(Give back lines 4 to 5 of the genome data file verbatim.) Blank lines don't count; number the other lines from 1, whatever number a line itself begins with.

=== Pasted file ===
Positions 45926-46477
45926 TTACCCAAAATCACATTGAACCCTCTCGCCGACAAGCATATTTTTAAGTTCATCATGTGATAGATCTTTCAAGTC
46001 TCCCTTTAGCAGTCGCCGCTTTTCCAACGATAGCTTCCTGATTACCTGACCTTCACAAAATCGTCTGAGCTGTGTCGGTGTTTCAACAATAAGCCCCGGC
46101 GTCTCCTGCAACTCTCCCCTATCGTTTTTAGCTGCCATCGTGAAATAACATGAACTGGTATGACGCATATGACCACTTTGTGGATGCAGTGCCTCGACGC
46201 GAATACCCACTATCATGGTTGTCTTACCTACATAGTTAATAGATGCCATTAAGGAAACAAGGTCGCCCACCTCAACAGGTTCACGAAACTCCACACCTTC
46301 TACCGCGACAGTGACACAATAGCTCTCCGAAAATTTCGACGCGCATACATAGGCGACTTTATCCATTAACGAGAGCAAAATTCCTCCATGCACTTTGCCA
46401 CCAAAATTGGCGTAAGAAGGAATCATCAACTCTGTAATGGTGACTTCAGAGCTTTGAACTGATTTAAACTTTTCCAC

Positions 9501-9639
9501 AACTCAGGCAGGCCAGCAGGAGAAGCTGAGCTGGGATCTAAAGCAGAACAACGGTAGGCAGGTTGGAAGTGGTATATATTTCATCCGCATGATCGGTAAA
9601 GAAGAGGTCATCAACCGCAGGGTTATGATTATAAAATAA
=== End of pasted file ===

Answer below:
46101 GTCTCCTGCAACTCTCCCCTATCGTTTTTAGCTGCCATCGTGAAATAACATGAACTGGTATGACGCATATGACCACTTTGTGGATGCAGTGCCTCGACGC
46201 GAATACCCACTATCATGGTTGTCTTACCTACATAGTTAATAGATGCCATTAAGGAAACAAGGTCGCCCACCTCAACAGGTTCACGAAACTCCACACCTTC